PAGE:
Inflammatory Biomarkers in Acute Pancreatitis: Reliable and Independent

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acute pancreatitis

A new study investigates biomarkers for acute pancreatitis and whether they can predict mortality.

 

Poor prognosis in patients with malignancy and various other conditions is associated with a systemic inflammatory response.  Routinely measured and immediately available laboratory inflammatory markers such as red cell distribution width (RDW), neutrophil-lymphocyte ratio (NLR), prognostic nutritional index (PNI) and lymphocyte-monocyte ratio (LMR) were independently associated with the occurrence of severe acute pancreatitis in a retrospective cohort study. This study identified RDW as a reliable marker of mortality in AP patients, showing a higher RDW in patients who did not survive acute pancreatitis.

Pancreatitis is inflammation of the pancreas and is caused by a number of factors including pancreatic duct obstruction, alcoholism, and mutation in the cationic trypsinogen gene. Acute inflammatory responses are linked to acute pancreatitis, where inflammatory cells such as infiltrating granulocytes, monocytes, macrophages and pancreatic stellate cells play a central role in initiating and promoting inflammation including pancreatic fibrosis, a major risk factor for pancreatic cancer.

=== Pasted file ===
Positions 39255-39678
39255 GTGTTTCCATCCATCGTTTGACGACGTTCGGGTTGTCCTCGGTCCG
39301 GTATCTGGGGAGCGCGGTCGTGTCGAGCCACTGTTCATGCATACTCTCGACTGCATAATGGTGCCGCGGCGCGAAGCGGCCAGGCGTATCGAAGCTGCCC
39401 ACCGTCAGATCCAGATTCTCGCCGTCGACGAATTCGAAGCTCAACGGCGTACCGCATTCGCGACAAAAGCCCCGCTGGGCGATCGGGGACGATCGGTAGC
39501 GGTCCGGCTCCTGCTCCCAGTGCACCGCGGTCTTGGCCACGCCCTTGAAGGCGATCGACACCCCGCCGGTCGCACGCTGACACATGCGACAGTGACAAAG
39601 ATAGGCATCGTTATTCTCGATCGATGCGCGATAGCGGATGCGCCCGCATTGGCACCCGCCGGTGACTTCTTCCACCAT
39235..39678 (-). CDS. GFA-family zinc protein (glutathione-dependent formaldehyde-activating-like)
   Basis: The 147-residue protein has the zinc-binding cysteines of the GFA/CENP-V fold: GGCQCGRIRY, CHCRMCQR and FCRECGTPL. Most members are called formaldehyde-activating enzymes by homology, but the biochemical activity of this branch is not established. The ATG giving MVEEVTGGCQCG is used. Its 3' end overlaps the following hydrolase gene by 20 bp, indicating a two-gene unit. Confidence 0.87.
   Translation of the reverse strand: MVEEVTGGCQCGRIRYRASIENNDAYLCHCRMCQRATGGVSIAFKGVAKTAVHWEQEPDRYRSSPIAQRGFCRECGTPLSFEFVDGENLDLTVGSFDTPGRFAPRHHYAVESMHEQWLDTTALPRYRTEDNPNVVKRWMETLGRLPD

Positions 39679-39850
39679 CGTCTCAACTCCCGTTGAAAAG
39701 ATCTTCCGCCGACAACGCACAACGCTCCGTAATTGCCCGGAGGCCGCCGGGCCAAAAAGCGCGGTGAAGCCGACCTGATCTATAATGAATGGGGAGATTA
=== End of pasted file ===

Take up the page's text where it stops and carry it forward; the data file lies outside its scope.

Activation of a cascade of pro- and anti-inflammatory cytokines induce pathogenesis through major signaling pathways such as TGF-b/SMAD, MAP kinase, PI3K, Rho Kinase, and JAK/STAT that are crucial in the development of pancreatic fibrosis.

Li and colleagues from the College of Medicine, Zhejiang University, China assessed the prognostic value of inflammatory markers in 359 patients with acute pancreatitis in a retrospective study that included 31 non-survivors. Multivariate logistic regression analyses were used to assess whether the inflammation markers were independent factors for predicting severity and mortality in patients with acute pancreatitis.

Increased NLR, CRP, and RDW were associated with increased probability of death, whereas lower PNI and LMR were associated with decreased overall survival. NLR was the best inflammatory biomarker, whereas RDW was reliable to exclude death. This study depicts the utility of complete blood counts to show a direct relationship between inflammation-based prognostic markers and mortality of acute pancreatitis.

 

Written By: Joseph M. Anthony, PhD